There shall also be a lot of room for guest bloggers who would like to cover one topic or the other.


Rob McNair-Huff January 2, 2013 at 11:18 pm

I love the idea of this resource. I think one piece you may be missing is something with tips about where to go birding – how to find the best locations near you.

Let me know if I can be of any help along the way. My wife and I wrote a guide to some of the best birding locations in Washington state with some other natural history focus in our 2004 dead tree book, Birding Washington.


Gunnar Engblom January 2, 2013 at 11:39 pm

Hi Rob
Good to hear from you. The content managing system will surely be adaptable to also include birding sites in the future. If we can get a high user ration of the system, then it shall be easy to have user log in their birding locations.
When I did the World Series of birding last year, driving around in New Jersey, with a GPS and a “where to find the birds book” of New Jersey, it struck me. Why isn’t all the birds sites already on the GPS. Well, here with Google maps as the motor for the geolocation and a free system where people can upload their birding sites, with a critical mass of users, this should grow.
If we get all the birding clubs, audubon chapters, bird food/bird gardining stores, and all birding festivals into the system and users of all these…I think we shall have a critical mass to start working on the birding sites.

Your computer savvy could come in handy. Would you like to help me? Send me an email and I´ll tell about the system which will handle this.



Debbie Blair January 3, 2013 at 8:11 am

Hi Gunnar, I am really excited to hear about this endeavor! Looks like a lot of great information and resources will be available. Keep up the great work.


Gunnar Engblom January 3, 2013 at 4:29 pm

Thanks Debbie! Appreciate your support.


Nadir Souirgi January 3, 2013 at 1:07 pm

Hi Gunnar,
Congratulations on conceiving such a beautiful and necessary idea. I must admit that I’m not quite advanced enough to lend effective material support I am open to doing what I can. Even if it is just spreading the word to every birder that I know. I happen to be an elementary school art teacher and would be excited to use your eguide as a basis for an art/science unit in my classroom. This is clearly an ambitious project and I don’t mean to complicate your task with this question, however, do you think there might be a section about keeping a field notebook. It has been an incredibly useful practice that continues to nourish my understanding, appreciation and ID skills. There are many professional birders out there who are much more qualified than myself to make such a contribution and if you have trouble securing some one I would do my best to provide the content. Obviously, only if you find such a section relevant to your vision. Rafael Galvez comes to mind. He is a masterful birder from south Florida and an accomplished artist. He is also the current director of the Florida Keys Hawkwatch. It could be a mutually beneficial relationship.if this interests you, let me know if you have any difficulty getting in touch with him. I can help facilitate that as well.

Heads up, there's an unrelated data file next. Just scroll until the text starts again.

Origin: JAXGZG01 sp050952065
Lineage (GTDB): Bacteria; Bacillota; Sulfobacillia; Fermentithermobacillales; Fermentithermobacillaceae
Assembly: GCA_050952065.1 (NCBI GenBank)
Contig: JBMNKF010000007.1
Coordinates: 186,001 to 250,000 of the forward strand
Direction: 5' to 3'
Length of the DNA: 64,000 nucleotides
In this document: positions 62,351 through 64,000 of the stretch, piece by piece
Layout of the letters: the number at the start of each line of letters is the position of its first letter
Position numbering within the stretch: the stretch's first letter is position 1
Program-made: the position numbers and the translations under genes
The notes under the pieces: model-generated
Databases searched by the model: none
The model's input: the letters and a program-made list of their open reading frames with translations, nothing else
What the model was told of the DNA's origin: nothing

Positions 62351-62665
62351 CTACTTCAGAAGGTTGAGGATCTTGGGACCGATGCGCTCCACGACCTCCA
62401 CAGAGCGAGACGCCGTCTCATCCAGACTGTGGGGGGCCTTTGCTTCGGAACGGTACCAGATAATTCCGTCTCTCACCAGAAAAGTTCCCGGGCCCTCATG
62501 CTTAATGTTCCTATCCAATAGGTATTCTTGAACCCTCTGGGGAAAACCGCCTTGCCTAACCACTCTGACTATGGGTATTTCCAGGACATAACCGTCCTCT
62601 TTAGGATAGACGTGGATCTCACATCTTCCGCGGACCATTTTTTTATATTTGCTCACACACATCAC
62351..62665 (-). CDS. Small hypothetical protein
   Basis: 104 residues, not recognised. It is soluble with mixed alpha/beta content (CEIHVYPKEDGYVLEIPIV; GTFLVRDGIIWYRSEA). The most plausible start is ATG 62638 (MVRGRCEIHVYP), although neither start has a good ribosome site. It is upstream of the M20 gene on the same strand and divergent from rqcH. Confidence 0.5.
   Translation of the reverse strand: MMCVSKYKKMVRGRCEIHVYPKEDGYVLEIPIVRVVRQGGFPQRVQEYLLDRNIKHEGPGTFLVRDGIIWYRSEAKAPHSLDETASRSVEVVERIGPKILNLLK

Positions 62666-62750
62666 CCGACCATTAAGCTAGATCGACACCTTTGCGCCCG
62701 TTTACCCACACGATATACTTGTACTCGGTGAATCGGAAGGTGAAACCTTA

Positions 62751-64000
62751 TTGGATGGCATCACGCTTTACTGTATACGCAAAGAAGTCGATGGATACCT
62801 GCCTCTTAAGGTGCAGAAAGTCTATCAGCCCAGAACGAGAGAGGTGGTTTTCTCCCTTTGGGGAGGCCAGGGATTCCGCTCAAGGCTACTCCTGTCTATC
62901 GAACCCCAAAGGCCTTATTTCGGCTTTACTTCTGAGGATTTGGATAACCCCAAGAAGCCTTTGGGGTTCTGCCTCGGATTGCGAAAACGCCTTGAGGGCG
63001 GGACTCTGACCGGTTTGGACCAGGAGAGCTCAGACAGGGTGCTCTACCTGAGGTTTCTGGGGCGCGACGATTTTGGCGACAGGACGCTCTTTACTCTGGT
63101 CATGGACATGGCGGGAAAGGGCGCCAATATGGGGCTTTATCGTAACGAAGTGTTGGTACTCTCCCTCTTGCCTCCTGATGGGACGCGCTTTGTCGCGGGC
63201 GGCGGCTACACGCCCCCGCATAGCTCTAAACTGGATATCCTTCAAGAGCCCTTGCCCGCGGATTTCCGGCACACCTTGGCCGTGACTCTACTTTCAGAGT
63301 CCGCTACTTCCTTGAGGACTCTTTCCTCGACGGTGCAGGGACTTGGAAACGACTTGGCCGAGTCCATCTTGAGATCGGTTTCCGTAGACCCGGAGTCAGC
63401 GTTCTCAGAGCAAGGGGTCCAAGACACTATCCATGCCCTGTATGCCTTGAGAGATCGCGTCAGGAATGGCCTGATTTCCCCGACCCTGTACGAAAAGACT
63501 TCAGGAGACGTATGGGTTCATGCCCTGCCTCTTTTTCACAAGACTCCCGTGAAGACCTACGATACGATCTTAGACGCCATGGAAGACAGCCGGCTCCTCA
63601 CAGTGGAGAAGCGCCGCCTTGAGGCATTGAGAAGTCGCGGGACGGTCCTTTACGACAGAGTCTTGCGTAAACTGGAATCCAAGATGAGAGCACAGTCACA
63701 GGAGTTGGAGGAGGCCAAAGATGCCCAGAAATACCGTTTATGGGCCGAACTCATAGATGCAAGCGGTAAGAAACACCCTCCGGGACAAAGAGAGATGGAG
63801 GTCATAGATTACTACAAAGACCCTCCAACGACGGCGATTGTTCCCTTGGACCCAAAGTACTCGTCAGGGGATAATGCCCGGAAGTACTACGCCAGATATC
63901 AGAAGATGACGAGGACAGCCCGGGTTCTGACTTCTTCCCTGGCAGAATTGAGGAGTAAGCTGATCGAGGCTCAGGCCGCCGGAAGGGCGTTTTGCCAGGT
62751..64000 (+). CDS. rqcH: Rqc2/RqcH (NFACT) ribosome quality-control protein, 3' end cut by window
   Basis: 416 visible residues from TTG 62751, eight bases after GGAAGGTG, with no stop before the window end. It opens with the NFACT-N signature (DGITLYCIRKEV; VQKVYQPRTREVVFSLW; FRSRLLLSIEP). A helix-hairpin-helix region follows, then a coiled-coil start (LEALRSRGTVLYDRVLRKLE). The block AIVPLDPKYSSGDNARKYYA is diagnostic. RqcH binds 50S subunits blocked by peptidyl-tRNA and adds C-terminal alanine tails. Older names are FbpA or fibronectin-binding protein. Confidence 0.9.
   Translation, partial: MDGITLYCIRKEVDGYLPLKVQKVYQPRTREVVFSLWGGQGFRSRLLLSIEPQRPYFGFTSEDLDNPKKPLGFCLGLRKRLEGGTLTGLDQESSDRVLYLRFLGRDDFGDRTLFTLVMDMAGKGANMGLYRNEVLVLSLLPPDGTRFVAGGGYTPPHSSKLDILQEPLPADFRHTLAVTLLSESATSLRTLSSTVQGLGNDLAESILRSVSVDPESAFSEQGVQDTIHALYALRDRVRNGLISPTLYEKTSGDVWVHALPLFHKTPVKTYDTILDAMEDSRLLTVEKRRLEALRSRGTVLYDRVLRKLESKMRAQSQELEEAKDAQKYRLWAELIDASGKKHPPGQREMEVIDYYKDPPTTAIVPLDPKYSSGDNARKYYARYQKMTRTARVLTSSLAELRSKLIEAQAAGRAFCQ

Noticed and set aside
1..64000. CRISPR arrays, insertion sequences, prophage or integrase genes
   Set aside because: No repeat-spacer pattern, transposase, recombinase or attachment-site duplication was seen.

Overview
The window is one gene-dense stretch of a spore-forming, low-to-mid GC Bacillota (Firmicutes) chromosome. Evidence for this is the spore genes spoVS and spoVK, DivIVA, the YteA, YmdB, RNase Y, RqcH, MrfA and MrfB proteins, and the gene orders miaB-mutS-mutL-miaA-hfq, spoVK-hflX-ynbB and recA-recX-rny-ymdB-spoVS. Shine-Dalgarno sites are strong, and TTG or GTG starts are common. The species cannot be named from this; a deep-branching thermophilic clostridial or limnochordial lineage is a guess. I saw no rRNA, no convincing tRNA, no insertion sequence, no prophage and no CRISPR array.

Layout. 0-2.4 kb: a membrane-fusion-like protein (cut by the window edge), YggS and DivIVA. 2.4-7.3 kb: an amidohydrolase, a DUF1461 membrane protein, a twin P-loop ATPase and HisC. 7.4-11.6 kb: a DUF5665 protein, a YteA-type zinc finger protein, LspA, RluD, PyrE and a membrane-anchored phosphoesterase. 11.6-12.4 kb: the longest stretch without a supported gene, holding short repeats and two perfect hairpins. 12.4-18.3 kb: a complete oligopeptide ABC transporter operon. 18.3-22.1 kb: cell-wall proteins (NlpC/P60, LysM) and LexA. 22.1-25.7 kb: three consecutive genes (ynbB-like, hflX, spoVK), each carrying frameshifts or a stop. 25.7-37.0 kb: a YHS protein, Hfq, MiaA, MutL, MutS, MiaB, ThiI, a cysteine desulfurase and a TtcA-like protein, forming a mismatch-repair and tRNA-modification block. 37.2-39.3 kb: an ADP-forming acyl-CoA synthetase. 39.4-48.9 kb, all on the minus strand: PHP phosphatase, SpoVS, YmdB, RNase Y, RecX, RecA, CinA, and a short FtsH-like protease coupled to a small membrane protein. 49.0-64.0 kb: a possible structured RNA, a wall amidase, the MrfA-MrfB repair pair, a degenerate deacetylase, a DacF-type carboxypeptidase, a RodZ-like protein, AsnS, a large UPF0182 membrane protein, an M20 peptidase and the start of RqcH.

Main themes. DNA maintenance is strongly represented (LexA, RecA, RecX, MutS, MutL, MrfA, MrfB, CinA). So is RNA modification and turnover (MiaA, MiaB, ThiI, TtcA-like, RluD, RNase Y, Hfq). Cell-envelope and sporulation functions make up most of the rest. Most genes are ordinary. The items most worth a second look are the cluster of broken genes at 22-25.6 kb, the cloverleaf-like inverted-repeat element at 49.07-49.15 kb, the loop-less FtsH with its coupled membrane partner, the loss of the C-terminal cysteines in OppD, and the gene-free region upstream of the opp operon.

All the best,
Nadir Souirgi


Gunnar Engblom January 3, 2013 at 4:40 pm

Hi Nadir.
Thanks so much for your support. I will be looking forward to hear the feedback when you use the material with your pupils. I agree that a notebook is very important to actually learn something about the birds. But I am not sure I want to include that in the e-book. This probably sounds strange to most birders, because we have all been taught this way, and in the end, it is the notebook that has refined our skills.
Nonetheless, with all these gadgets available, I find myself more often paperless and pen-less. I have stopped taking notes and like many others I take photos instead. I may annotate the photos if I like.

Nonetheless, the blog will carry on after completion of the eBook, and then I think it shall be interesting to broaden the topic to the more traditional birding topics. A very interesting such post could be if someone, perhaps Rafael, could do a post about the place of note taking in the digital age, and why it is still relevant.
I am sure Kenn Kaufman will make some mention about note taking in his post: How to identify birds, and what to look for that one may not capture through the camera.


Chery January 3, 2013 at 5:48 pm

Awesome! love it


Gunnar Engblom January 3, 2013 at 7:10 pm



Carole Sevilla Brown January 3, 2013 at 5:51 pm

Gunnar, I love your concept in designing this project! And I’m so thrilled that you’ve invited me to participate by sharing my knowledge about how to create more welcoming habitats for birds in our gardens. Big kudos to you for setting this ball in motion!


Gunnar Engblom January 3, 2013 at 7:11 pm

Thanks. A bit unorthodox, but it needs to be done. I am intrigued myself if it will work, but if we don’t try, how will we know.


Don Crockett January 3, 2013 at 10:10 pm

I would suggest finding a better URL for your effort. As is, your URL will cause confusion in the North American market that you’re focussing on both with the existing site and with the use of the unfamiliar .co top-level domain. is already taken, however and are available. I would switch to one of those as soon as possible.


Don Crockett January 3, 2013 at 10:32 pm

Or reconsider your branding in general. “Birding101” doesn’t capture what you are attempting to accomplish and will inevitably cause conflicts with “old-school” birders. “Birding101 in the Digital Age” or “DigiBirding101” would convey more in my opinion.


Gunnar Engblom January 4, 2013 at 1:41 am